Have you had the Mickey beignets? Let me know what you think in the comments below and sign up for our free weekly newsletter so you won’t miss future Food Friday posts (or any of our other great content). See ya’ real soon!
“Disneyland is dedicated to the ideals, the dreams and the hard facts that have created America…” – Walt Disney
Since its creation in 1955, Disneyland has become renowned as a particularly American institution. All over the world, for better or worse, people associate the idea of the park’s streets, names, and magical atmosphere as a representation of the basic American dream. Walt Disney believed in that dream himself and you can see the results of his patriotism painted in the themes that create his beloved park.
A perfect example of Walt’s enthusiasm for his country is the many flags in the park. Disneyland has American flags all over the place. Upon entering the park, Old Glory waves to you from high atop the Main Street Train Station and follows you from different locations from Town Square, down the entirety of Main Street, USA, and all the way to the castle hub. Keep on reading!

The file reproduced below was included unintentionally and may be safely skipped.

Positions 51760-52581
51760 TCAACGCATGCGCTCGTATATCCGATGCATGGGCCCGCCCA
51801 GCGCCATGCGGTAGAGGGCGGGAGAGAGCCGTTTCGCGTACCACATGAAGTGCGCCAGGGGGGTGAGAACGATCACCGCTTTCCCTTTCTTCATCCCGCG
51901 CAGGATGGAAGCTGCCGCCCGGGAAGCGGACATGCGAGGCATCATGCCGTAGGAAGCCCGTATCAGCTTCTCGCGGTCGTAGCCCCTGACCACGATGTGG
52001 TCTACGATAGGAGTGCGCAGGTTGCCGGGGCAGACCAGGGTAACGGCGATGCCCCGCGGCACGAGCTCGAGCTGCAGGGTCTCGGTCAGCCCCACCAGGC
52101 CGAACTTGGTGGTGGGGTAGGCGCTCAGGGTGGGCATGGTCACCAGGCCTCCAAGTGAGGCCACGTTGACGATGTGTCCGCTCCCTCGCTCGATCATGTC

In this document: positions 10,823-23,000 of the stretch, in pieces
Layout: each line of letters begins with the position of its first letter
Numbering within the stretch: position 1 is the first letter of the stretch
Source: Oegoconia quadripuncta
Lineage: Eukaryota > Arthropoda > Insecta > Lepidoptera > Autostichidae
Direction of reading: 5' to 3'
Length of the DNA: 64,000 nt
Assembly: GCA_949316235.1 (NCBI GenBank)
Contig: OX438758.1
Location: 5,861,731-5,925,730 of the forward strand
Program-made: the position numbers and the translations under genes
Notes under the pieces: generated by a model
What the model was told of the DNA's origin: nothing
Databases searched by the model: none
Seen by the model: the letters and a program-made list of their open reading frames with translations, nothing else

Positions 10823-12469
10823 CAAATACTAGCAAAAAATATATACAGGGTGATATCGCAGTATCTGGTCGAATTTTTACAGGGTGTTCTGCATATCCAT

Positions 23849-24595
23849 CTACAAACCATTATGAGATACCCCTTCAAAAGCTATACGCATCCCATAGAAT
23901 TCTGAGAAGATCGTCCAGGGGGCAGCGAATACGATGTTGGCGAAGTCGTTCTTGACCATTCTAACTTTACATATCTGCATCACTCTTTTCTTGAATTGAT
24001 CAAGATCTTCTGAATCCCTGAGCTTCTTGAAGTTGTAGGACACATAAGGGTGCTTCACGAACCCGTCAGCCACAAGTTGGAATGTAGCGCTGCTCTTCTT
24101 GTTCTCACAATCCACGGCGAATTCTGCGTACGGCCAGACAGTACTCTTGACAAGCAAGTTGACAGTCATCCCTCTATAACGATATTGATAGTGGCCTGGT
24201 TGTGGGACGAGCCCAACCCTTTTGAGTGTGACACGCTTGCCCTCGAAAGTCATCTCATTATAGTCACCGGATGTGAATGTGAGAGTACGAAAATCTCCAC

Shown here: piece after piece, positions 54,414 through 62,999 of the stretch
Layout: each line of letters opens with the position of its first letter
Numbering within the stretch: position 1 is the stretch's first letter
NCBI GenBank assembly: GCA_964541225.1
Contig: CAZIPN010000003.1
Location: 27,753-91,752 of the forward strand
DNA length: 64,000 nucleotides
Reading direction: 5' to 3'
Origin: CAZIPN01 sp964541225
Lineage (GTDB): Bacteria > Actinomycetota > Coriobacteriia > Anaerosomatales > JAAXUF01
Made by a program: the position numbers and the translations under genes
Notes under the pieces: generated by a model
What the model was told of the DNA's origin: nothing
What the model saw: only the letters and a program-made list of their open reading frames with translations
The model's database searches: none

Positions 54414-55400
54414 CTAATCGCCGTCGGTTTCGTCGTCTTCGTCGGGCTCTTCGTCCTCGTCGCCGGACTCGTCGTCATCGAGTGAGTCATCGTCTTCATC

Construction on the new addition to Club 33 has New Orléans Square (NOS) almost completely walled off, with all of her back streets inaccessible. So, for a taste of what’s to come on your next visit, here’s a few pics to prepare you for your trip to the ‘Most Magical Place on Earth.’
Your main entrance to New Orléans Square, Royal Street is home to the exit for Pirates of the Caribbean (POTC), as well as the entrances to both the Blue Bayou and Club 33. All of the back streets beyond POTC are walled off, so that construction of the new entrance to the club, in the Court of Angels, can proceed unhindered.